How to use compressed NFTs on Solana, powered by state compression

by Jon Wong

How to use compressed NFTs on Solana, powered by state compression

Jon Wong is technical lead on the ecosystem engineering team at the Solana Foundation.

After numerous phases of development, adoption, and rollout, compressed NFTs are live on Solana’s mainnet-beta and powering the next wave of novel on-chain product experiences. Compressed NFTs are 2,400-24,000x cheaper than their uncompressed counterparts, while still retaining identical structures. Now minting 100 million NFTs on Solana costs only ◎50!

For the developers who want to get started with compressed NFTs, there are five key things to know:

  1. Understand Merkle trees
  2. Initialize the tree
  3. Mint an NFT
  4. Use an RPC to get the latest data
  5. Use proofs to transfer NFTs

Understand Merkle trees

State compression takes advantage of Merkle trees, a data structure known for its capability to “compress” the verifiability of a tree of data into a “hash,” or “fingerprint,” of the current state of the tree. The Merkle roots are stored on-chain and updates are stored directly in the Solana ledger, meaning anyone can verifiably (and permissionlessly) reconstruct the tree, combining a vast amount of verifiable off-chain storage with a low overall cost of on-chain storage. 

Engineers at Solana Labs added the capability to concurrently update Merkle trees multiple times in the same block by allowing the fast-forwarding of stale proofs. This capability is unique to Solana. See more in the whitepaper.

Initialize the tree

The first thing you need to do is initialize the Merkle tree. There are three parameters to any Merkle tree: 1) Depth (capacity), 2) buffer size (concurrency / latency), and 3) canopy height (composability).

Depth is easy —t he capacity of a perfectly balanced concurrent Merkle tree is 2^{DEPTH}, and trees can be configured to hold anywhere from eight leaves all the way up to a billion (2^30). In this case, leaves can be NFTs.

Buffer size is an approximation of the number of concurrent updates that can happen in the same block. Merkle trees typically have an issue whereby any modification of the tree causes any previously computed proofs to go out-of-date, but with this novel concurrent Merkle tree implementation, stale proofs can be fast-forwarded and still be accepted by the smart contract. A buffer size of 64 means that any given proof will still remain valid for up to 64 updates of the tree, after which it must be recomputed. Buffer size can be anywhere from eight to 2048.

Canopy height specifies the portion of the tree that remains on-chain, reducing the amount of proofs that have to be submitted by clients for verification. Given the current transaction size limits on Solana, this is the only feasible way to pass enough proofs to be able to validate the existence of trees with a depth > 20. Canopy height maxes out at 17.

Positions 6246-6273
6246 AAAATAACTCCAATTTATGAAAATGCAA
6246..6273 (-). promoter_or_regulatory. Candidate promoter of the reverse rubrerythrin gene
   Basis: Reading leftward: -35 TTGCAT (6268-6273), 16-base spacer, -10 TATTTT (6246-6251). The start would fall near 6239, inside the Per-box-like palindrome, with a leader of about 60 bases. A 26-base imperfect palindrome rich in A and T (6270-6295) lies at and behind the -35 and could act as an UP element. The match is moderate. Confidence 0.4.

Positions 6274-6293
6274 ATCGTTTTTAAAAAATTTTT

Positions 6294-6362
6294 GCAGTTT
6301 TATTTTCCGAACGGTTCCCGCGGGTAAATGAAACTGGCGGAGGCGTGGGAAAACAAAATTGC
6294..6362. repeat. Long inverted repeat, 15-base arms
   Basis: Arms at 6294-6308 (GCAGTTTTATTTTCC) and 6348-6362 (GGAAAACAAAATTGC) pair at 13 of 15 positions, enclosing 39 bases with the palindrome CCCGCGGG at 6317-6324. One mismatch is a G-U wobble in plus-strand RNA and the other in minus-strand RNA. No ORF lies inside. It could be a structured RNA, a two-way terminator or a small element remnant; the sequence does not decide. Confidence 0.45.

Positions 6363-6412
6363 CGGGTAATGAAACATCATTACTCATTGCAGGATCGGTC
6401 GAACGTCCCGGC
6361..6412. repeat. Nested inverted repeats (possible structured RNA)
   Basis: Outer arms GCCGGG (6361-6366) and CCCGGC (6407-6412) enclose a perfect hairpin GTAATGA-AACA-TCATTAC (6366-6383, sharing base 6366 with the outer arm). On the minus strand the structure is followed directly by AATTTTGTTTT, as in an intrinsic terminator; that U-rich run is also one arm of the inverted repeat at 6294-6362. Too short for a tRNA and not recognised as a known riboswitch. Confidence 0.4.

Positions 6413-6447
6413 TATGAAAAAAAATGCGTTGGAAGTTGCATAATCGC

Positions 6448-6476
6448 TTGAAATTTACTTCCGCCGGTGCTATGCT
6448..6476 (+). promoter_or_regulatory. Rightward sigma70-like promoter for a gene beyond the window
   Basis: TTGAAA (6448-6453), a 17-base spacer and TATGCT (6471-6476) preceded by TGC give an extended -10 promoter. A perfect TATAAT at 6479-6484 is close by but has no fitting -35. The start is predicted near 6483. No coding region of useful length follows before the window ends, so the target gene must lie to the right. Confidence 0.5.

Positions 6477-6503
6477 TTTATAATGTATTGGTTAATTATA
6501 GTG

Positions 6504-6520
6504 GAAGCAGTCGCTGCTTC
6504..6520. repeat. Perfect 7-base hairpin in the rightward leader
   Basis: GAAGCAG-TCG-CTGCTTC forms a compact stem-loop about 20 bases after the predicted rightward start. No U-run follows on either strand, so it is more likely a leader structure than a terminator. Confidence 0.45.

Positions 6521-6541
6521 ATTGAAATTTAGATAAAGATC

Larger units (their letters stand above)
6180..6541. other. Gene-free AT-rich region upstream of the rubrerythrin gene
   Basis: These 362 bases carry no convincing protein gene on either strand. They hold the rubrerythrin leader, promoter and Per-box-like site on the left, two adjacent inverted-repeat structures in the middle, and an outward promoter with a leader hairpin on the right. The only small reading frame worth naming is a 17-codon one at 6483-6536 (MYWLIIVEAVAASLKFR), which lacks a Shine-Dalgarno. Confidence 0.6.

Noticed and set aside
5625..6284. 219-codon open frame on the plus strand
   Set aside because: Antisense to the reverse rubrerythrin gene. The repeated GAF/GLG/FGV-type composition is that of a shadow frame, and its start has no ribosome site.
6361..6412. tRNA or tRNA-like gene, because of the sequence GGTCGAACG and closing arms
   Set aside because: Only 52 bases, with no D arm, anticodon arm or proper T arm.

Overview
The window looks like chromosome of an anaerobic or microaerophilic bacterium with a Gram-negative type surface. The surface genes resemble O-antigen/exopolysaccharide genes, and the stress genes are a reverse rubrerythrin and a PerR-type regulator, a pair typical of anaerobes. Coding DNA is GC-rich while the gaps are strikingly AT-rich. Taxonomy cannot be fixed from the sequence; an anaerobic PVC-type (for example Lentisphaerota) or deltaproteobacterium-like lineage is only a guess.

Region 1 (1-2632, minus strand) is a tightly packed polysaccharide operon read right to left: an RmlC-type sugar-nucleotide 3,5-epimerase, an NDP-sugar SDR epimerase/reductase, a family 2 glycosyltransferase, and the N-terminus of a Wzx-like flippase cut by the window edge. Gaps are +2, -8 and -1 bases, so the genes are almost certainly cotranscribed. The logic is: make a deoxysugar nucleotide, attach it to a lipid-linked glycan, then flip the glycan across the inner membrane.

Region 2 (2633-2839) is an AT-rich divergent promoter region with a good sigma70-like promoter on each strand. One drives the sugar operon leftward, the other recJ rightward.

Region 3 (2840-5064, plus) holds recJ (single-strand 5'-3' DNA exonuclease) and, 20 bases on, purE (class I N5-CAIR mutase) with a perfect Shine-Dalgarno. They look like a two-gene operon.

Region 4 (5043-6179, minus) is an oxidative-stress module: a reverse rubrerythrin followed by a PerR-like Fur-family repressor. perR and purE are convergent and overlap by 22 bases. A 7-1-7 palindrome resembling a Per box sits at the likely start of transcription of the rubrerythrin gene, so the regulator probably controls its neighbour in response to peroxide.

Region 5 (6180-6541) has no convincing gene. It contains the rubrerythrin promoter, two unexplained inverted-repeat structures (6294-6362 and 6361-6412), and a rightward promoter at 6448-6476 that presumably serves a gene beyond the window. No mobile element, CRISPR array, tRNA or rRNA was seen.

Rather than initialize one giant tree to hold everything, I recommend issuing numerous, smaller trees of varying sizes. This reduces write-lock contention on the tree account, as well as provides more opportunities for composability by reducing the number of proofs needed to be submitted for any given modification.

Choose a canopy height that maximizes composability — while it costs more in rent, a canopy height that is DEPTH-3 provides a similar interface to existing NFT-related smart contracts that already pass 3 accounts. For example, a tree of depth 20 could have a canopy of 17 so that clients only need to submit three proofs to make any modification to a tree.

Mint an NFT

Tooling for minting compressed NFTs is already live. Bubblegum, the smart contract written by Metaplex that powers compressed NFTs, uses state compression under the hood. Mint, transfer, and replace instructions should be issued against the Bubblegum smart contract. Mints do not require proofs, so anyone can mint compressed NFTs as easily as before.

Use an RPC to get the latest data

Compressed NFTs eschew the typical on-chain account approach, and because data related to trees is being issued into the Solana ledger, RPCs are required to make the “read” experience nice and snappy. Helius, SimpleHash, and Triton all have support for compressed NFTs, and 2/3 implement the Metaplex Read API—a uniform interface for retrieving all the information necessary about both compressed and uncompressed NFTs.

Use proofs to transfer NFTs

Because of how compressed NFTs are stored, any modifications to those NFTs (such as an ownership change, or an update to the metadata like the collection information) requires a modification of the storage tree itself. In order to do so, one must compute the proofs needed to signify that you know the latest state of the tree, along with the signature of the leaf owner (or delegate). 

Merkle tree proofs are the set of hashes that can be used to prove that the leaf was in the tree to begin with. RPC nodes can provide this with the `getAssetProof` Read API RPC method. Depending on the canopy height of the tree, one can submit a subset of the proof path and let the on-chain program handle reconciling the rest of it. 

Submit the proofs along with the modification you want to make (a new owner!) and send the transaction. Voila!

Once you’ve understood these concepts, you should be ready to take advantage of compressed NFTs and build brand new experiences.

Here are some additional resources for you to explore:

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